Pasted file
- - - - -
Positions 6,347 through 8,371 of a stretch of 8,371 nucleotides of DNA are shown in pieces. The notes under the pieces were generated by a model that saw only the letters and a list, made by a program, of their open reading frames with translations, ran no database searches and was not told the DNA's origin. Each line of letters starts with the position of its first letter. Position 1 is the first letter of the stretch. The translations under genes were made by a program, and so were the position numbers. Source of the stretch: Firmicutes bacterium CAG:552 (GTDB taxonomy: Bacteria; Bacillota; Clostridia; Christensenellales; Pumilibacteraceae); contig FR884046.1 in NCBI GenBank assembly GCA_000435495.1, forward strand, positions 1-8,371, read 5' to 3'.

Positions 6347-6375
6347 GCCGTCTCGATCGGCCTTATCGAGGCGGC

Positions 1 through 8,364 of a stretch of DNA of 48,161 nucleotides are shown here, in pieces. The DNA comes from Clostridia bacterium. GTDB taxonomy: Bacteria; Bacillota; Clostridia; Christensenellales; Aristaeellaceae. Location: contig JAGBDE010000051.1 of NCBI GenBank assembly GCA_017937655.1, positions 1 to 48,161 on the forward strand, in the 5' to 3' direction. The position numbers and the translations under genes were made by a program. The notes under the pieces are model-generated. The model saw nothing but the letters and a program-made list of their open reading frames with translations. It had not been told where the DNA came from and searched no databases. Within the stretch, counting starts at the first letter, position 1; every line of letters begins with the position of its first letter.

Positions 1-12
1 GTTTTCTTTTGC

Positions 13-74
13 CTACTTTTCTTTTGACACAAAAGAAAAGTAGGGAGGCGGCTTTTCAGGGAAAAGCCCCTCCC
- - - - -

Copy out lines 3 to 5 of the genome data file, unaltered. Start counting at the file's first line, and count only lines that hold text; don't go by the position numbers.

6347 GCCGTCTCGATCGGCCTTATCGAGGCGGC

Positions 1 through 8,364 of a stretch of DNA of 48,161 nucleotides are shown here, in pieces. The DNA comes from Clostridia bacterium. GTDB taxonomy: Bacteria; Bacillota; Clostridia; Christensenellales; Aristaeellaceae. Location: contig JAGBDE010000051.1 of NCBI GenBank assembly GCA_017937655.1, positions 1 to 48,161 on the forward strand, in the 5' to 3' direction. The position numbers and the translations under genes were made by a program. The notes under the pieces are model-generated. The model saw nothing but the letters and a program-made list of their open reading frames with translations. It had not been told where the DNA came from and searched no databases. Within the stretch, counting starts at the first letter, position 1; every line of letters begins with the position of its first letter.

Positions 1-12